Posted on Friday 4 September 2015
Nizam Mamode is the co-author of a major study on altruistic kidney donation.
One of the UK’s leading transplant surgeons wants more people to consider donating a kidney to help save the life of a stranger.
Speaking ahead of National Transplant Week (7–13 September), Mr Nizam Mamode, clinical lead for transplant surgery at Guy’s and St Thomas’ and co-author of a major study on altruistic kidney donation, praises the ‘Good Samaritans’ choosing to make these donations and highlights how their generosity is helping to meet the pressing national need for kidney transplants.
More than 5,000 people are on the NHS waiting list for a kidney transplant. Around 300 people die while waiting for a kidney each year in the UK – almost one a day.
Altruistic kidney donation – also known as unspecified kidney donation – is when a living person donates a kidney to a stranger with whom they have no genetic or emotional relationship.
Research carried out by Mr Mamode and other top transplant specialists into the motivations, outcomes, and characteristics of altruistic donors establishes that this form of donation is safe to expand as a national programme.
The research, which involved surveying all 148 people in the UK who made an altruistic kidney donation between 2007 and 2012, is the largest study of altruistic donors that has ever been conducted.
It shows that altruistic donors have similar physical and psychological outcomes to those donating to someone they know. Altruistic donors recover as quickly from surgery and are no more likely to suffer from stress or regret.
Mr Mamode says: “The number of kidneys available for transplant is a life or death issue for patients on the waiting list. This is why it’s so crucial to raise awareness of altruistic organ donation.
“We’re increasingly reliant on those ‘Good Samaritans’ who become altruistic kidney donors, which is why we decided it was important to improve our understanding of what motivates altruistic donors and what the experience means for them. Our research means we can now say with great certainty that altruistic donation is safe and successful. It’s a viable option for people who are determined to help others in need.”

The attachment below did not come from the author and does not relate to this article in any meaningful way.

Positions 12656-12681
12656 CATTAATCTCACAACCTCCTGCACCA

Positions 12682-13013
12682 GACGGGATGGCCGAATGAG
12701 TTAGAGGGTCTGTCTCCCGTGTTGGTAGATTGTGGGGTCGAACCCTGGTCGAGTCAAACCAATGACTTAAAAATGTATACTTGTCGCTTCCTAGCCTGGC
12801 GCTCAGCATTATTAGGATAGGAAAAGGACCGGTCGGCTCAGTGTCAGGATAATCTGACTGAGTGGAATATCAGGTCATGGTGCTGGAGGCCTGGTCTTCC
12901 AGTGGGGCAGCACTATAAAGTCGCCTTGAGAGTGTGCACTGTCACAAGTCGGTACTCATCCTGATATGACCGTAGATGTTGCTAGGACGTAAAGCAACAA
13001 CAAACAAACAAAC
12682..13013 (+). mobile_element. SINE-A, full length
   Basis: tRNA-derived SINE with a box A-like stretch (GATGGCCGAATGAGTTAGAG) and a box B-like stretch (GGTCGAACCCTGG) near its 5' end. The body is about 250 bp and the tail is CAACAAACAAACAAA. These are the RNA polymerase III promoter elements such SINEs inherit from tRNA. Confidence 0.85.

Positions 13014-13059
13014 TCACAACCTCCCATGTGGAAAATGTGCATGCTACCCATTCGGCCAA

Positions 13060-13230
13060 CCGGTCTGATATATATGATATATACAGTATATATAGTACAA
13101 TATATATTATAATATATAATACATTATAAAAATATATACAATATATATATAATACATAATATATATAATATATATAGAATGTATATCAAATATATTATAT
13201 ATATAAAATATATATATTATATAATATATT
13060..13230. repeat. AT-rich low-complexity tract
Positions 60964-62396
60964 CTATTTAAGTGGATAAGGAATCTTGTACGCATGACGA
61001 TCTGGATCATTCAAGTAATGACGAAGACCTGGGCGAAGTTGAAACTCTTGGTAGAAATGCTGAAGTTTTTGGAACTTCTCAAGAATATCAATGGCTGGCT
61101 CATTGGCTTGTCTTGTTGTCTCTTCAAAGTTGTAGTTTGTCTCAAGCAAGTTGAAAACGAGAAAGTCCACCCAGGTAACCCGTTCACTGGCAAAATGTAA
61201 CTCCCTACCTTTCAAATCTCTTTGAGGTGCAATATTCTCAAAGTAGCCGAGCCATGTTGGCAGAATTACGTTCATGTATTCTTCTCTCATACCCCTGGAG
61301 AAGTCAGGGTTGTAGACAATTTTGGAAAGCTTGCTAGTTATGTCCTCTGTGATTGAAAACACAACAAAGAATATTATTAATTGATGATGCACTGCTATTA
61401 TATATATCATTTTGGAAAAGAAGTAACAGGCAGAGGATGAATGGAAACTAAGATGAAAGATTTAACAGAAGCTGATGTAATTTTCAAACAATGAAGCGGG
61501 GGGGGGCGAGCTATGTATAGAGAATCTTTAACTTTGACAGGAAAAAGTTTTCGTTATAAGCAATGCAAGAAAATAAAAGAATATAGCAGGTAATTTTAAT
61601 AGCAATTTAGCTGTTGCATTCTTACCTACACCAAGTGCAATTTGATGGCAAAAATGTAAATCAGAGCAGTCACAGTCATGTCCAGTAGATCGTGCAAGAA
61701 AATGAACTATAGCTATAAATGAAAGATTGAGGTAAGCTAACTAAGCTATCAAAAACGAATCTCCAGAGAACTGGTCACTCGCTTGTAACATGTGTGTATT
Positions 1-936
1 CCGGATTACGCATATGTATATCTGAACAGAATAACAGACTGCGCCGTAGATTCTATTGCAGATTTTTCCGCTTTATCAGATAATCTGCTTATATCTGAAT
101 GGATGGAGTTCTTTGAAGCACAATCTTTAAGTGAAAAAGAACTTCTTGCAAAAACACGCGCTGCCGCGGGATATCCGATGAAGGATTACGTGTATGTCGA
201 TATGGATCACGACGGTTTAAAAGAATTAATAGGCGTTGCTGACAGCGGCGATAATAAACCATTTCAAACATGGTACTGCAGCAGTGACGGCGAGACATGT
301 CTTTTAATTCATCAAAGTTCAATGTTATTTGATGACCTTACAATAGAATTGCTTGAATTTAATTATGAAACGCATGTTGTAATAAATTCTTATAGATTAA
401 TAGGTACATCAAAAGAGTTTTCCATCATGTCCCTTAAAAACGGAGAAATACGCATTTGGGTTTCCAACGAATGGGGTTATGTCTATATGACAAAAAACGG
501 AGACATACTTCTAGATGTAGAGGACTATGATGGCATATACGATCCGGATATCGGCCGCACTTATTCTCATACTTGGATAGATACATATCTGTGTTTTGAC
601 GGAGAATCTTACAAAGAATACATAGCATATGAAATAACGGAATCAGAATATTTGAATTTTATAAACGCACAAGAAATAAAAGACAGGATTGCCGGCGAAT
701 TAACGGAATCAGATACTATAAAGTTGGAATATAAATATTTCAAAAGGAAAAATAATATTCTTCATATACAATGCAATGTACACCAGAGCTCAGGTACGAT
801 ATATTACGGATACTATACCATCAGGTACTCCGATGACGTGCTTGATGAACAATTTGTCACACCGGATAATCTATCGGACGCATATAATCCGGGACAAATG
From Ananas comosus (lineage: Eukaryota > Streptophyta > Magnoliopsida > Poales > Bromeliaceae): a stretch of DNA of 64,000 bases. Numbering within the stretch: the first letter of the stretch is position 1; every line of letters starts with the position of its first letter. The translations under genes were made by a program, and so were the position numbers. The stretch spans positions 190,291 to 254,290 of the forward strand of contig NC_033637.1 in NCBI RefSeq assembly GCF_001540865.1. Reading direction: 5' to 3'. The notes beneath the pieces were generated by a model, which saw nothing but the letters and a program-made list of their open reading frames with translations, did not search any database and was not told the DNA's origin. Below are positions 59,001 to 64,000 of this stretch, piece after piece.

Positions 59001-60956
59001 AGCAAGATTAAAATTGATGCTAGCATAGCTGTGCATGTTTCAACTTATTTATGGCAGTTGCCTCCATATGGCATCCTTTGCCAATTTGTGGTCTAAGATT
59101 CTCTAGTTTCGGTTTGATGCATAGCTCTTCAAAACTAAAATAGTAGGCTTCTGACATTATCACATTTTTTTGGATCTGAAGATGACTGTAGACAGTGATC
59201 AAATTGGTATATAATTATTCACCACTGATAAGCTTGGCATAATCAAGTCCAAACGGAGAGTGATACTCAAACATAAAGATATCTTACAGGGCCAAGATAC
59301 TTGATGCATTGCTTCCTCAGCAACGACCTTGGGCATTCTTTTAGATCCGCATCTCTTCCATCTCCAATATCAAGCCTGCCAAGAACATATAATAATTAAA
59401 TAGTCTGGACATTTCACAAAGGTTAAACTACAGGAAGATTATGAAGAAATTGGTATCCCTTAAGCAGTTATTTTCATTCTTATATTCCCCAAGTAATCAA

The donation of a kidney from a living person to a stranger was only legalised in the UK in 2006. It has since led to more than 400 donations across the UK. In many countries, however, unspecified organ donation is illegal and historically there have been concerns that altruistic donors will regret their decision.
Altruistic donor Robert Wiggins, 59, from Kings Lanley in Hertfordshire, had his kidney removed by Mr Mamode at Guy's Hospital in 2013. Robert says: "When I first heard about altruistic kidney donation I decided to look into it a bit more.
"I soon realised that I was walking around with an organ I didn't require that I could instead use to help another human being in desperate need. When I considered the inconvenience and risk to myself balanced against the chance to save a person's life, I felt compelled to become a donor.
"The surgery to remove my kidney went smoothly and my recovery went well. I was out of hospital within 48 hours, walking easily in a week, and back at work in three weeks.
“I knew it was definitely all worthwhile when I heard my kidney had been successfully transplanted into another person. To be able to make that positive difference to somebody's life is an incredible feeling."
Robert went on to become a trustee of the charity Give a Kidney and he now campaigns to raise awareness of altruistic organ donation.